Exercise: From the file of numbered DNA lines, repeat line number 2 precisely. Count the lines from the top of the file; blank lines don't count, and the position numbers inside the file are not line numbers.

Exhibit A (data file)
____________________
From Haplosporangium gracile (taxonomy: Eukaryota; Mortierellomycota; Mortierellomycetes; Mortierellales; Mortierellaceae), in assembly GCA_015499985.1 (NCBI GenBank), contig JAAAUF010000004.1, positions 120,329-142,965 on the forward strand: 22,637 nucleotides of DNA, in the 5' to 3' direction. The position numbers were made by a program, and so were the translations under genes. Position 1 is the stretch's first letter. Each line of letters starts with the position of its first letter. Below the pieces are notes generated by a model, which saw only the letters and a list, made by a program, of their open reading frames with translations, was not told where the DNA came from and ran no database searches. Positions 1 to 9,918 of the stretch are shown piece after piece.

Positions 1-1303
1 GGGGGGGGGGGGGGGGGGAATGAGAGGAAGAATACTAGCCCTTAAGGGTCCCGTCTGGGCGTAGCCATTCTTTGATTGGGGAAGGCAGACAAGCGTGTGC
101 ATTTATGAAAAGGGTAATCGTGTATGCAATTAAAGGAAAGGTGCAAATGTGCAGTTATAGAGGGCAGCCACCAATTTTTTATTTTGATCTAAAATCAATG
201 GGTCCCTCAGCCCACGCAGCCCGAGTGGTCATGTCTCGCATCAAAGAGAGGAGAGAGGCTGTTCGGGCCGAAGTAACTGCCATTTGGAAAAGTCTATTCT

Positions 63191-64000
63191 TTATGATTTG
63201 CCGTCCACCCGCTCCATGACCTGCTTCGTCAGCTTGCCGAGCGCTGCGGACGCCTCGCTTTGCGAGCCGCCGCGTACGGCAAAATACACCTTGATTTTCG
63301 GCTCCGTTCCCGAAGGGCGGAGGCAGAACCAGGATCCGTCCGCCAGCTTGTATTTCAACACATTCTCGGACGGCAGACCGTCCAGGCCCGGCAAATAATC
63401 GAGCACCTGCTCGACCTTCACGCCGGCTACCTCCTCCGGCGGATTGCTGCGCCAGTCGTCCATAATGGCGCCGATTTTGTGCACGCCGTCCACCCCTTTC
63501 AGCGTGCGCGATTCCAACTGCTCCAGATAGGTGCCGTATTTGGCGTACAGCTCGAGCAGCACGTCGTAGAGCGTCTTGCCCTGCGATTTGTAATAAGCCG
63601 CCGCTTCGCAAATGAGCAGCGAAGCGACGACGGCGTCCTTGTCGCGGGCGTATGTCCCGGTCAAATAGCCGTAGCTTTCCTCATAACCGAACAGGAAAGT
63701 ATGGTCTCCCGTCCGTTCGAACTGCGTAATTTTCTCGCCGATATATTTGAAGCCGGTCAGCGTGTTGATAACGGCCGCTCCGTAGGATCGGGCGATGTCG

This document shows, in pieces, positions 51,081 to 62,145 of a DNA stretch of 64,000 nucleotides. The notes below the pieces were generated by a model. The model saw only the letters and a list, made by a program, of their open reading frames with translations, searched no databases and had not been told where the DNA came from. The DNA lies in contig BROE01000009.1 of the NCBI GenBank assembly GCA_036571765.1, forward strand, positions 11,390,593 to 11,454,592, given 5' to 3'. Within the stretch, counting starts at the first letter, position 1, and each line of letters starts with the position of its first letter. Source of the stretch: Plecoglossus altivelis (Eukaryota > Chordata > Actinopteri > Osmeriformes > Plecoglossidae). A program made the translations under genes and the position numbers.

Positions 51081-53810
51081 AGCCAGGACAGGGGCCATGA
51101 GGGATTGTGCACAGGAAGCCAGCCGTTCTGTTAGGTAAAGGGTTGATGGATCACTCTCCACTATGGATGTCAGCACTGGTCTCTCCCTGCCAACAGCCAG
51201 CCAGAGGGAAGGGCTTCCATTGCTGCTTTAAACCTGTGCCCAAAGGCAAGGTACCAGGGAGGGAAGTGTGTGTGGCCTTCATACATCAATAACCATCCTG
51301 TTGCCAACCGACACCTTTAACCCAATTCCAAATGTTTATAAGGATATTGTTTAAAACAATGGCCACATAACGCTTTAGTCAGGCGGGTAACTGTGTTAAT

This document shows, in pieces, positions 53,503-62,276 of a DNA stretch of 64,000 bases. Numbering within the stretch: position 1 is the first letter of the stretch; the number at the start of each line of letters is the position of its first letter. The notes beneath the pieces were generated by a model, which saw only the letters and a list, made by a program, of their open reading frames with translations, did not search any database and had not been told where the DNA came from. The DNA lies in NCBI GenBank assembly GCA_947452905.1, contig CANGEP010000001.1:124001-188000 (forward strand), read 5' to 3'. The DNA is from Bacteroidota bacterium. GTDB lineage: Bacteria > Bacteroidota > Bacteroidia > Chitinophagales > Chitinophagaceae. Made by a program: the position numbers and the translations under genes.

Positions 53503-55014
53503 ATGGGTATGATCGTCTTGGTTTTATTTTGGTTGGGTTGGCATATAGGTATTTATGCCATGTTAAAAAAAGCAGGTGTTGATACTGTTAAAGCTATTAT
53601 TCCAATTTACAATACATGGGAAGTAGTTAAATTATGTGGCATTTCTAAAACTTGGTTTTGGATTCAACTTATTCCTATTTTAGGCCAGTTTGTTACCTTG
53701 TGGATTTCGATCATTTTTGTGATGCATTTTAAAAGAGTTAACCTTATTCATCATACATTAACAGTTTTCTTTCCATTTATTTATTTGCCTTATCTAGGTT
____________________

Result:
Positions 1-1303